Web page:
Now we progressed to the various Alte Reben wines produced by the top Grand Cru vineyards of the Böcking estate. These next two flights were separated by year, with the first two wines 2012s, and the next two 2014s, giving us an opportunity to see how the wines mature, as well as to experience three different estate vineyards, the Ungsberg, the Burgberg, and the Schlossberg. The first Alte Reben flight included at 2012 Trarbacher Burgberg Alte Reben Riesling, and a 2012 Trarbacher Ungsberg Alte Reben Riesling. The second Alte Reben flight consisted of a 2014 Trarbacher Ungsberg Alte Reben Riesling, and a 2014 Trarbacher Schlossberg Alte Reben Riesling. The 2012 Ungsberg, a good representative of these wines selling at $35/bottle, has 12% alcohol and 10.8 g/l residual sugar, and was harvested in November 2012 after the first frost and bottled in July 2013. Those looking for these wines in the United States should note that the Alte Reben designation may not appear on the label here, as some local distributors prefer not to have it, though it is always found on these wines when sold in the E.U. All of these wines appear to have ageing potential.

The Ungsberg is perhaps the finest Grand Cru vineyard of the Böcking estate, with vines over 40 years old, producing Rieslings with a notable spiciness as well as minerality, yellow fruit aromas and delicate acidity from its mixed slate soil and very steep slopes in the Kautenbachtal. Notes of camomile and saffron can be detected. Indeed, the name of the vineyard, though of uncertain origin, harks back to the Roman-Celtic period and the healing and salve herbs growing on the slopes here. The Burgberg, lying directly below the medieval Grevenburg Castle in Trarbach, also is among the best vineyard sites in the estate, characterized by blue and gray slate as well as quartz, with ungrafted Riesling vines over 75 years old, allowing for very complex wines to be produced. Finally, the steep Schlossberg high above Trarbach, likewise characterized by blue and grey brittle slate and quartz, adjoins the Burgberg and has some of the most ancient vines in the estate, over 80 years old. An old Roman road, still intact, runs through this vineyard, attesting to the long importance this wine-growing area has had.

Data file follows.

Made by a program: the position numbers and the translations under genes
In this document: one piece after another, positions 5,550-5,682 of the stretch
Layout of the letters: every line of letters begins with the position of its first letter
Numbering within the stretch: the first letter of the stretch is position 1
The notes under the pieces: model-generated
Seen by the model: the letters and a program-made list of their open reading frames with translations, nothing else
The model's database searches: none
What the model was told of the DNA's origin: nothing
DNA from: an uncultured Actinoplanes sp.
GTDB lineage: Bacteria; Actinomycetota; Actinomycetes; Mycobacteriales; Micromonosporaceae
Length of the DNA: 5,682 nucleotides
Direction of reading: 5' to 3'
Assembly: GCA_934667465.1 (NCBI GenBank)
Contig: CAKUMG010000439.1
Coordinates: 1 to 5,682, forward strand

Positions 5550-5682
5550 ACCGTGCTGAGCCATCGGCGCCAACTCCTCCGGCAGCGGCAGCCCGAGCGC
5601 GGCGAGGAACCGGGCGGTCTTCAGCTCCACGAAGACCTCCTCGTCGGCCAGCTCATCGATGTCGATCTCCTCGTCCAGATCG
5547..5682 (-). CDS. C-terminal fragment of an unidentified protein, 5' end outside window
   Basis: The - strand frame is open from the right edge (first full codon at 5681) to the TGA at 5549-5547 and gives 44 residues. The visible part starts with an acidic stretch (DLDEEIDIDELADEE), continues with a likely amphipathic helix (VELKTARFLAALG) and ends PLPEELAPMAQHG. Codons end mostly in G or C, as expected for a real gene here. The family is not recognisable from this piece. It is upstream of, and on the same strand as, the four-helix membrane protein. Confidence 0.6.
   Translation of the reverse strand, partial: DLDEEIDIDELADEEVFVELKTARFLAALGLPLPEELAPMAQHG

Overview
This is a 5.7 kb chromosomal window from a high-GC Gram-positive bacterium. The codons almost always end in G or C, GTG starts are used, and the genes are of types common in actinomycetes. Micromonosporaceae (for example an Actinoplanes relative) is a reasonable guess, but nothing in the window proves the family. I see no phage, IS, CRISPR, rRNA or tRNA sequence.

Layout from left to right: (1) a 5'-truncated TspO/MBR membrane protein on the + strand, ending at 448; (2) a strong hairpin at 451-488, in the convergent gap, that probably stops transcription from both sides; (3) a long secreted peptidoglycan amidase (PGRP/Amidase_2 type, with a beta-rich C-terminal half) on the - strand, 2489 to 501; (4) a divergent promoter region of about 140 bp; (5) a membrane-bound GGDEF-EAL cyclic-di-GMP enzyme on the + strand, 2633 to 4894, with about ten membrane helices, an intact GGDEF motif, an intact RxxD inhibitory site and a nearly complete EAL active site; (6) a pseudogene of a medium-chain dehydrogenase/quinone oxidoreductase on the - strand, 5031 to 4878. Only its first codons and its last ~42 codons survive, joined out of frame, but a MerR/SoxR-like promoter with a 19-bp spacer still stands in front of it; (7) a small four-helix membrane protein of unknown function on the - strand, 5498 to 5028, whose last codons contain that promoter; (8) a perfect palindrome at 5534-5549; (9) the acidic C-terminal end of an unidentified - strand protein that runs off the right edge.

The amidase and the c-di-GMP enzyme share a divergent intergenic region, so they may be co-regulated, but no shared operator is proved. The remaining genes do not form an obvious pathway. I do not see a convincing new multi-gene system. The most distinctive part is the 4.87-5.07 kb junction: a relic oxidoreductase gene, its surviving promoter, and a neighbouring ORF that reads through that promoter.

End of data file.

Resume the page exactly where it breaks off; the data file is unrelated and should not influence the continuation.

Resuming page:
Pictures: Alte Reben Rieslings

Finally we came to the estate’s prädikat wines, sampling a 2012 “M” Trarbacher Burgberg Kabinett Riesling, and a 2013 “M” Trarbacher Burgberg Spätlese Riesling. The “M” is a tribute to Baroness Leweke von Marschall, who has played a leading role in reawakening this slumbering estate. The “M” wines are notably sweeter than the others, fruity and late-harvested, the 2012 displaying tastes of citrus fruits such as oranges and mandarins. The Kabinett, bottled in July 2013, has only 9% alcohol, with 90 g/l of residual sugar, while the Spätlese, bottled in August 2014, has 11% alcohol and only 37 g/l of residual sugar. Both of these wines have extended ageing potential, and in discussing them with Mr. Zirkle, he acknowledged that the estate might do better to let them mature even further before serving at tastings like this to show their full potential, though I thought that the Kabinett at least was showing a good deal of its potential already. It is intense, with upfront fruit and notes of honey and citrus, and distinct minerality. Indeed, the Kabinett was my favorite wine of the evening (I confess to falling more in the sweet wines camp), as it was for a number of others at the event, and we were not the only ones who liked it. This wine was distinguished at the January 2015 SAKURA competition in Japan with the prized “Double Gold” award, the only German wine there to win the highest distinction, and yet is surprisingly reasonable in price at $25/bottle. Evidently, whatever the direction of wine tastes in Germany, there is still a welcome home for such well-produced sweeter Rieslings in the Far East and in America.

Pictures: M Rieslings

During the tasting, Mr. Zirkle was asked about the voluntary organization of top German wine growers, the VDP. He explained that membership in the VPD is by invitation. The Böcking estate, with only three years of production under its current management, has not yet been invited to join, though he hoped that it would be. Based on our wonderful evening with the wines of this estate, I thought that the estate’s prospects looked bright, and also hope that they will earn the invitation to VDP membership. The Böcking name is coming to be known again in the world of German wines!

Pictures: Denman Zirkle, Sigrid Zirkle Carroll and Ann Sweeney Zirkle